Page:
Opioid Overdose

Opiates and opioids are central nervous system (CNS) depressants.

Common Opiates and Opioids

  • Heroin
  • Morphine
  • Codeine
  • Methadone
  • Hydrocodone (also known as Vicodin or Lortab)
  • Oxycodone (also known as Percocet)
A Naloxone dose of two milligrams is recommended and typically takes three to five minutes for the full effect. Patients must be closely monitored for re-occurrence of problems requiring additional doses.

What are some signs of an Opioid Overdose?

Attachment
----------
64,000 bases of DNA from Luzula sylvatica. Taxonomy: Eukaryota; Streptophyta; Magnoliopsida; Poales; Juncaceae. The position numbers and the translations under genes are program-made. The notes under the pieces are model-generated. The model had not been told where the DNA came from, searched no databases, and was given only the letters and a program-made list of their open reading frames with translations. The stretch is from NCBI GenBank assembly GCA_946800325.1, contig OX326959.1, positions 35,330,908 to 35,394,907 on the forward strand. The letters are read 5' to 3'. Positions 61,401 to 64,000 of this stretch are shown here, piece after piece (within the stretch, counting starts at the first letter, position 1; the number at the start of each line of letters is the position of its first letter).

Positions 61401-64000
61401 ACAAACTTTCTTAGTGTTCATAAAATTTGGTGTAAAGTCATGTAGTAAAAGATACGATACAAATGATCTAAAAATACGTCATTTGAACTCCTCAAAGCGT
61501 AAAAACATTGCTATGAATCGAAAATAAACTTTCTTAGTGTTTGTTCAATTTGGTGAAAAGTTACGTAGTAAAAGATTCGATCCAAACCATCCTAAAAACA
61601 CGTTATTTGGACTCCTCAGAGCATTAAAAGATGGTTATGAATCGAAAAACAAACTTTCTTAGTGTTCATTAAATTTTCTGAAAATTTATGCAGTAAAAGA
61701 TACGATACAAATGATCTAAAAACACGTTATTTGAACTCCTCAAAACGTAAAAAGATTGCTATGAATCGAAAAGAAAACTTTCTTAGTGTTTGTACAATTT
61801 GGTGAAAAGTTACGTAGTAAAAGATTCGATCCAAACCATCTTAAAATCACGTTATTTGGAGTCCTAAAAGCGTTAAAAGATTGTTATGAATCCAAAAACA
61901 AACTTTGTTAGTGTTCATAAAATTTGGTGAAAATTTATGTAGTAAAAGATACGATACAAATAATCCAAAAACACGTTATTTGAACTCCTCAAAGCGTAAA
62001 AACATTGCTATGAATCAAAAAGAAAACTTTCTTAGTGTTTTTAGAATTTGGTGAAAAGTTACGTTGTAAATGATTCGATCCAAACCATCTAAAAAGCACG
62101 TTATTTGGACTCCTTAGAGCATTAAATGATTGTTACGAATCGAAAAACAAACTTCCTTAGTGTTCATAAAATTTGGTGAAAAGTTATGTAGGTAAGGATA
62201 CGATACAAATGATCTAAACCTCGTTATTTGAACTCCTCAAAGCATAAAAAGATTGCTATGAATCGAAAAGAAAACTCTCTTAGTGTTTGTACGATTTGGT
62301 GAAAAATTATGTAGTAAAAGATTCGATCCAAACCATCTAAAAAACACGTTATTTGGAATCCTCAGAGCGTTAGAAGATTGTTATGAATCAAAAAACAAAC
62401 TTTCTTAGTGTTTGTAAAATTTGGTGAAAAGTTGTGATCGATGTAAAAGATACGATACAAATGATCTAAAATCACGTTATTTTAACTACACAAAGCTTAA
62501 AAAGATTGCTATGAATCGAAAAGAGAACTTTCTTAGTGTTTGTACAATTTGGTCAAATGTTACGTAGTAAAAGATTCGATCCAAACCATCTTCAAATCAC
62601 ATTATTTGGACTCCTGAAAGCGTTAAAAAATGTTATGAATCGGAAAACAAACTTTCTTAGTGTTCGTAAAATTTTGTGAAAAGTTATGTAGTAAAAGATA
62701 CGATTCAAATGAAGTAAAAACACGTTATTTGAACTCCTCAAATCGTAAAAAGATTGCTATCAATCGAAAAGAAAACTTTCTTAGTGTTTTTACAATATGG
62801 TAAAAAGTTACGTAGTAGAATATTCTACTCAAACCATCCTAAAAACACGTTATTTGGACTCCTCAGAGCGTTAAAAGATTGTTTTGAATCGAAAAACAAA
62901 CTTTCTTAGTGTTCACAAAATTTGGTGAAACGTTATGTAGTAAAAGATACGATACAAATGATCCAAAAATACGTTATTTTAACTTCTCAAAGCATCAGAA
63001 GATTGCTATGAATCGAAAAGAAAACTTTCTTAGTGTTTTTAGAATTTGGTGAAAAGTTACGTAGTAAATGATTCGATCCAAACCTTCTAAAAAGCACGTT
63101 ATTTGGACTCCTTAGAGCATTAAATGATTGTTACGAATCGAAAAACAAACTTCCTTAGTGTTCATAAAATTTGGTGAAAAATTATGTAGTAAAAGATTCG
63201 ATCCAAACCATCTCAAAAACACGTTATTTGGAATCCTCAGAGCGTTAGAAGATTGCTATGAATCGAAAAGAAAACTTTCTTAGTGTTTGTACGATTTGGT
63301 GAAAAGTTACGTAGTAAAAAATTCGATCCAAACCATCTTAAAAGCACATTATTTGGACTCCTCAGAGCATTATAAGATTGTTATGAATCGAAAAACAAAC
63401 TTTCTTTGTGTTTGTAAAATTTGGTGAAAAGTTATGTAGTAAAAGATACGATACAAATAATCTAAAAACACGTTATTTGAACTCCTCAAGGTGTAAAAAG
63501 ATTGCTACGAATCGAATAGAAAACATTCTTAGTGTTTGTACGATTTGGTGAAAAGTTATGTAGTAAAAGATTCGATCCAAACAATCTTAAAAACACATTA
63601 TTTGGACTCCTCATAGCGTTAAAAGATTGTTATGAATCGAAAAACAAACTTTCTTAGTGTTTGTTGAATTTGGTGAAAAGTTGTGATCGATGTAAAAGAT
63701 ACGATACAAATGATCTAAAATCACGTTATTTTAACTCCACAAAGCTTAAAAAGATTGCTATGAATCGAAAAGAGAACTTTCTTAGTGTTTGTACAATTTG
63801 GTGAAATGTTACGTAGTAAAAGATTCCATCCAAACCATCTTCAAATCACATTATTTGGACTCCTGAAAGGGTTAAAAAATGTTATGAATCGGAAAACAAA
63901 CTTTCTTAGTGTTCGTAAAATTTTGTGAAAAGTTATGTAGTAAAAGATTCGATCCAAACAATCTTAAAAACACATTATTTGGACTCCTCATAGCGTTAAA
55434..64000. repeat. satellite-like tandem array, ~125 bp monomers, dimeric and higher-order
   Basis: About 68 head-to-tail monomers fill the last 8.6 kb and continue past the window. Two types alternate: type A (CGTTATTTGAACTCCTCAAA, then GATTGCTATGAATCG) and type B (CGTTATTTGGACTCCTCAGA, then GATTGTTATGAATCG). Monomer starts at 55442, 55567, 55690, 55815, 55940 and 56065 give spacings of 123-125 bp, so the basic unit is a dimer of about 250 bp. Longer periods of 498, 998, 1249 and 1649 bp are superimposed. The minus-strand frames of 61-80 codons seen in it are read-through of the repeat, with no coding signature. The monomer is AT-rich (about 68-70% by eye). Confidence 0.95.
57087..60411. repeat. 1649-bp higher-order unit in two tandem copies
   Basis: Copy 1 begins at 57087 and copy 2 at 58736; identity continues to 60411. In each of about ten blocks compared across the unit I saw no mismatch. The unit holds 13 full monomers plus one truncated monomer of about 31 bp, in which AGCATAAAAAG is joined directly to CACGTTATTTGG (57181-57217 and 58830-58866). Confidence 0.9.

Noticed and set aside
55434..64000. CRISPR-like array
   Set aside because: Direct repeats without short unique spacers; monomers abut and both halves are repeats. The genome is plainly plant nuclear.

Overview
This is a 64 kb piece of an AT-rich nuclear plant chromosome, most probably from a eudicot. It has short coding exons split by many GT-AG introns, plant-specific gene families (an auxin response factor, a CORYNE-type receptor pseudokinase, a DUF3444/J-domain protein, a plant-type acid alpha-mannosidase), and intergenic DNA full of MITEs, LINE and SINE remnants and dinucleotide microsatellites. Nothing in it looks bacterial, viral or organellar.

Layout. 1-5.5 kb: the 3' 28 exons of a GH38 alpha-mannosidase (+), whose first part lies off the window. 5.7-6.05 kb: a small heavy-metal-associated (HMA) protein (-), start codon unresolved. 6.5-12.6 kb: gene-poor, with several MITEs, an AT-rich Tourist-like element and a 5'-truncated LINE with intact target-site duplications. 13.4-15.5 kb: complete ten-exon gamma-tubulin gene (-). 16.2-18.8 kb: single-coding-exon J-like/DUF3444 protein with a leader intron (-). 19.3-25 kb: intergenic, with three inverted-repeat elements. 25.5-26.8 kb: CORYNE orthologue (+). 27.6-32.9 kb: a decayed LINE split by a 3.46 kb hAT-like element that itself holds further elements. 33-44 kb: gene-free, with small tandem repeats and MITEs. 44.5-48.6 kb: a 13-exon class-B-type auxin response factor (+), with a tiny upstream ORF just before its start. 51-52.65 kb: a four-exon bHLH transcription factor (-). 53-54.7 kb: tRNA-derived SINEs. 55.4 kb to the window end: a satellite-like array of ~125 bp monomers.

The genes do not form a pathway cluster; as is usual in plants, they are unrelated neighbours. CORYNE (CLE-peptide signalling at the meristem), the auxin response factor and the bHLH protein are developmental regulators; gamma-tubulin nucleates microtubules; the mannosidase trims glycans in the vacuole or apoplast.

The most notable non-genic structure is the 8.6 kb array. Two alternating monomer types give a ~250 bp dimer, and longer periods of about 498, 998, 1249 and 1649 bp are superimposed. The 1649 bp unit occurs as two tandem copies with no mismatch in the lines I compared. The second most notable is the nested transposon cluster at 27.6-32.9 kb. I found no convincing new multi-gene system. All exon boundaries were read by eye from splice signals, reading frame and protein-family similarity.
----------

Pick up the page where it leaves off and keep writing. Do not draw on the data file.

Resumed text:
• Unconsciousness
  • Very small pupils
  • Slow or shallow breathing
  • Vomiting
  • An inability to speak
  • Faint heartbeat
  • Limp arms and legs
  • Pale skin
  • Purple lips and fingernails

How to Administer Naloxone

  1. Assemble the nasal atomizer.
  2. Tilt the head back and briskly spray half of the Naloxone up one side of the nose with 1 cc.
  3. Spray half up the other side of the nose with 1 cc.

Rescue breathing or CPR should continue while waiting for the Naloxone to take effect. If there’s no change in three to five minutes, administer another dose of Naloxone and continue CPR or rescue breathing. If the second dose of Naloxone doesn’t revive them, something else is wrong. Either there are no opioids in their system, or the opioids are unusually strong and require more Naloxone.